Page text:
There is no structured mechanism for much needed skills development. All teachers irrespective of their qualifications, existing skill level, varying take off points and social diversity, are put through the same generic mill, more for compliance and less for training. Lack of intellectual liberty and academic freedom, curtails their motivation to learn, innovate and update. Revaluating and reflecting one’s pedagogical skills by adopting rigorous study, practice and self-improvement and an open-ended feedback are essential. Good institutions treat poor feedback towards bridging the gaps and not for punitive actions.Except in few good schools like Aga Khan Academy Hyderabad, Indus School Bangalore, TISB etc., there is no R and D cell in most school sleaving teachers unequipped. Adaptability to needed change is unavoidable, but some schools still do not even support RTE wholeheartedly. Need for lighter school bags, reduced home work, ergonomic and maximum equality before varying controlling authorities remain a big concern. Most of us enter this profession as a new leaf. Once in this noble profession, the reality of teaching hits many, draining the passion and ‘joie de vivre’. The teachers who maintain grounds of professionalism and professional integrity by sheer talent, skills, passion, love for teaching and self-pride, finds it difficult to stand tall in this profession due to mental bankruptcy of unprofessional management and organisational appointed heads of schools and numerous other cogwheels.
Teaching can be demoralizing for many reasons like demotivated students. Ghost parents, disorganised administration, poor financial incentives, thin audience, monotonous notebooks, shoddy planning and lack of quality time, are just few impediments. Where is the sense of achievement and satisfaction to bring some work life balance? Parents, management and society put immense pressure on teachers. Discriminatory government policies, frequent interventions, conflicting accountability yardsticks, selective punitive actions, 24×7 security needs and ever-increasing concern of parents, make the lives of faculty members both rough and tough.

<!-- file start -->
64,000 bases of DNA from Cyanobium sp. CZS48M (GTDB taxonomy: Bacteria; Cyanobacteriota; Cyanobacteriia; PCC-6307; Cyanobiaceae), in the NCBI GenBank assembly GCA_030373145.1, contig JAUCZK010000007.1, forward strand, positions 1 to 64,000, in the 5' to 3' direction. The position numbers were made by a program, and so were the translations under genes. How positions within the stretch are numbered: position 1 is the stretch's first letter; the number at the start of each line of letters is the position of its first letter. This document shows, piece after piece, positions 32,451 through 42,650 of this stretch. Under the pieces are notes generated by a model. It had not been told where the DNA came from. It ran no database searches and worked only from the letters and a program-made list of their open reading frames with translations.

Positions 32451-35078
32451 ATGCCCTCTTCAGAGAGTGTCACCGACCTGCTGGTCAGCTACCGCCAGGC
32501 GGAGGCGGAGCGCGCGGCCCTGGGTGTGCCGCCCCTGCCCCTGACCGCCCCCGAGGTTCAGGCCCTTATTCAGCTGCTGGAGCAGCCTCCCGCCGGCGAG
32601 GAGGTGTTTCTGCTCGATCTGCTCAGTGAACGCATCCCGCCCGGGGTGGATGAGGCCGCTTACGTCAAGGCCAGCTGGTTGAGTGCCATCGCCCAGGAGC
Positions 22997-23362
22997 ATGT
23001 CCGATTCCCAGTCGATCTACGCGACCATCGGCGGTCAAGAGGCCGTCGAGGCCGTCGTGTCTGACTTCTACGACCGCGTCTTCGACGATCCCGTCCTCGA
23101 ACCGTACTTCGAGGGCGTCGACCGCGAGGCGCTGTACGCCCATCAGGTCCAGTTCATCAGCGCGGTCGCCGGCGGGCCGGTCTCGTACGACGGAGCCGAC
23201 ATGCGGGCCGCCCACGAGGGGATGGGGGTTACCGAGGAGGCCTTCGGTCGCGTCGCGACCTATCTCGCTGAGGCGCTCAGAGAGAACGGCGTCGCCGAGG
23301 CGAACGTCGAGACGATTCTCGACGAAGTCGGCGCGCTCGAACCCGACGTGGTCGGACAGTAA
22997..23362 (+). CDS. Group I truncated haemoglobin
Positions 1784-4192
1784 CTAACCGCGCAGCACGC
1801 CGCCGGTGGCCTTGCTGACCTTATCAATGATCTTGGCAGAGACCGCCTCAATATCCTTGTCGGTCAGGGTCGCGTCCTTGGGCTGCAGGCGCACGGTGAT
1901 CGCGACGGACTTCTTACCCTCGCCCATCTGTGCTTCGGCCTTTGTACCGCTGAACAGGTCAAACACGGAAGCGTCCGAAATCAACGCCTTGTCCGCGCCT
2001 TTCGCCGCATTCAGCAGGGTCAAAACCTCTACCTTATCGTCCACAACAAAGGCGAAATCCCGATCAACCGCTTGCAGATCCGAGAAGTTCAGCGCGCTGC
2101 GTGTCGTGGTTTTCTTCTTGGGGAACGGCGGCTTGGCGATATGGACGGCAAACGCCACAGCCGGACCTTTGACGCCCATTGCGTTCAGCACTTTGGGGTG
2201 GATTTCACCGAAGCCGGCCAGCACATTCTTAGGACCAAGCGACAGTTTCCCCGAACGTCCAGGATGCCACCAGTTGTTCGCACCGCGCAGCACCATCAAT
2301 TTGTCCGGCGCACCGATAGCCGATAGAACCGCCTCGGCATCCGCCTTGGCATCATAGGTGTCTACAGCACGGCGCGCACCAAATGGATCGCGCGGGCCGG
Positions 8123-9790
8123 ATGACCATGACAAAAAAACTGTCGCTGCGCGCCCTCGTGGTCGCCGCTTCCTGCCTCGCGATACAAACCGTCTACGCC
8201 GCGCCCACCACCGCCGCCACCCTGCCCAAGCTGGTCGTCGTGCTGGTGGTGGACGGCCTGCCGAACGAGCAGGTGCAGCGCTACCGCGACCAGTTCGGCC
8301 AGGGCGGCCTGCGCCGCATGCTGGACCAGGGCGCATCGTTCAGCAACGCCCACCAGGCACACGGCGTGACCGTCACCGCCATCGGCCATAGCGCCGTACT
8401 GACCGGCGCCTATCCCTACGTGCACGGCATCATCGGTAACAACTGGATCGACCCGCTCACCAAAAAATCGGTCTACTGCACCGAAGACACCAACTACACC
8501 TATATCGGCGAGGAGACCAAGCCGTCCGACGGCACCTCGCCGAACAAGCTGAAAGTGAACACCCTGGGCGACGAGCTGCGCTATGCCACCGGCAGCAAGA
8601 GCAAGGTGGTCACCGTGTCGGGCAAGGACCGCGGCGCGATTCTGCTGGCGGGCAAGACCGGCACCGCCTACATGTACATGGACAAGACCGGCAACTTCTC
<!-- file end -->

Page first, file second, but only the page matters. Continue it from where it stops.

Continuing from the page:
A teacher has to find a purpose of teaching children, and not to seek a reward. Given the natural aspirations, ethics and nobility of this sacred profession, the system is still not beyond retrievable. One needs to change focus from imperfections in the personal choice one made, to seek new ways tocontinue contributing in the learning of future generations. This must be done with gratitude while enjoying the heat of the classroom and wandering around. Going by the Montessori Methodtoo, it is the personal strength of a teacher that makes difference.Teachers are not para dropped. They areby-product of the prevalent society and education. They need to aspire to be the master, not the slaves of management. It might not be a personal and first choice, but accept that you are in it now.
Education sector is a very dynamic and it is constantly changing for the better. Technology can assist but cannot replace the teachers and teaching. Teachers and teaching will always remain relevant. A change in mindsetof all stake holders is urgently needed. Immense challenges and scarcity of rewards and recognition will always haunt all teachers as a precursor in their endeavour to development and career progression. If one is only for money, this is not the profession. The teachers have to wake up, command, pursue, upgrade and sell themselves by their quality delivery. It is time to end primitiveness and conservatism. Time to change self, separate teaching and home and bring work life balance between conflicting requirements. There is also a need for CBSE to relook at its instructional and policy matters for seamless coordination and smooth implementation across board.Unaided schools should not be the targets. Immense indian IT talentmust drive the education system.The old adage says;”A doctor can kill only a patient, but a teacher can kill a